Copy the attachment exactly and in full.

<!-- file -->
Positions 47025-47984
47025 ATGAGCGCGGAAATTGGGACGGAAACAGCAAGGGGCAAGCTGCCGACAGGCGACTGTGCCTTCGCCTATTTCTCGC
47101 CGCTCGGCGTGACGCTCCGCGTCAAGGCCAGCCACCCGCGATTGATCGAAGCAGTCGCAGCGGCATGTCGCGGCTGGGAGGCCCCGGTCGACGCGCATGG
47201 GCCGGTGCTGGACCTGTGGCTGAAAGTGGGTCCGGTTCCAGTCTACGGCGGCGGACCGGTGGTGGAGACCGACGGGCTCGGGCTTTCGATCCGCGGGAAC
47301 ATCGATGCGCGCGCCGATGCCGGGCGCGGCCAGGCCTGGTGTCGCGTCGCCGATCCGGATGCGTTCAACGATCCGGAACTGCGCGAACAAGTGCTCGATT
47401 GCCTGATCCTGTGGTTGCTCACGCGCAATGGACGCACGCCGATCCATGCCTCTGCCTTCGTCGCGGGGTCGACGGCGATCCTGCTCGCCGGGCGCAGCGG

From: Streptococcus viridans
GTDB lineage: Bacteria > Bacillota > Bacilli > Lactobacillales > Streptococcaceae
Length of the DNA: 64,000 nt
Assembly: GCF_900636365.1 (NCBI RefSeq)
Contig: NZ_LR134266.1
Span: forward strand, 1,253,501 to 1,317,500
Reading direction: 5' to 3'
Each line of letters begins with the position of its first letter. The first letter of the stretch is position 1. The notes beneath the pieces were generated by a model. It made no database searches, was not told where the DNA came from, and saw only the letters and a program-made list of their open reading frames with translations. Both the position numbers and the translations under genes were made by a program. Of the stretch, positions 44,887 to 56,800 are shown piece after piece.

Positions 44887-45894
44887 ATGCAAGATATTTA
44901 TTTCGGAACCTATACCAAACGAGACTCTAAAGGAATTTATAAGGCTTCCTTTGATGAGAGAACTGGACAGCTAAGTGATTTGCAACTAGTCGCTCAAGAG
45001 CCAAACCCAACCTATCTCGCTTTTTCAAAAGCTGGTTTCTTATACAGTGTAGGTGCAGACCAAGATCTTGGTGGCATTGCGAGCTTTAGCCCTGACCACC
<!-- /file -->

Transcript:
Positions 47025-47984
47025 ATGAGCGCGGAAATTGGGACGGAAACAGCAAGGGGCAAGCTGCCGACAGGCGACTGTGCCTTCGCCTATTTCTCGC
47101 CGCTCGGCGTGACGCTCCGCGTCAAGGCCAGCCACCCGCGATTGATCGAAGCAGTCGCAGCGGCATGTCGCGGCTGGGAGGCCCCGGTCGACGCGCATGG
47201 GCCGGTGCTGGACCTGTGGCTGAAAGTGGGTCCGGTTCCAGTCTACGGCGGCGGACCGGTGGTGGAGACCGACGGGCTCGGGCTTTCGATCCGCGGGAAC
47301 ATCGATGCGCGCGCCGATGCCGGGCGCGGCCAGGCCTGGTGTCGCGTCGCCGATCCGGATGCGTTCAACGATCCGGAACTGCGCGAACAAGTGCTCGATT
47401 GCCTGATCCTGTGGTTGCTCACGCGCAATGGACGCACGCCGATCCATGCCTCTGCCTTCGTCGCGGGGTCGACGGCGATCCTGCTCGCCGGGCGCAGCGG

From: Streptococcus viridans
GTDB lineage: Bacteria > Bacillota > Bacilli > Lactobacillales > Streptococcaceae
Length of the DNA: 64,000 nt
Assembly: GCF_900636365.1 (NCBI RefSeq)
Contig: NZ_LR134266.1
Span: forward strand, 1,253,501 to 1,317,500
Reading direction: 5' to 3'
Each line of letters begins with the position of its first letter. The first letter of the stretch is position 1. The notes beneath the pieces were generated by a model. It made no database searches, was not told where the DNA came from, and saw only the letters and a program-made list of their open reading frames with translations. Both the position numbers and the translations under genes were made by a program. Of the stretch, positions 44,887 to 56,800 are shown piece after piece.

Positions 44887-45894
44887 ATGCAAGATATTTA
44901 TTTCGGAACCTATACCAAACGAGACTCTAAAGGAATTTATAAGGCTTCCTTTGATGAGAGAACTGGACAGCTAAGTGATTTGCAACTAGTCGCTCAAGAG
45001 CCAAACCCAACCTATCTCGCTTTTTCAAAAGCTGGTTTCTTATACAGTGTAGGTGCAGACCAAGATCTTGGTGGCATTGCGAGCTTTAGCCCTGACCACC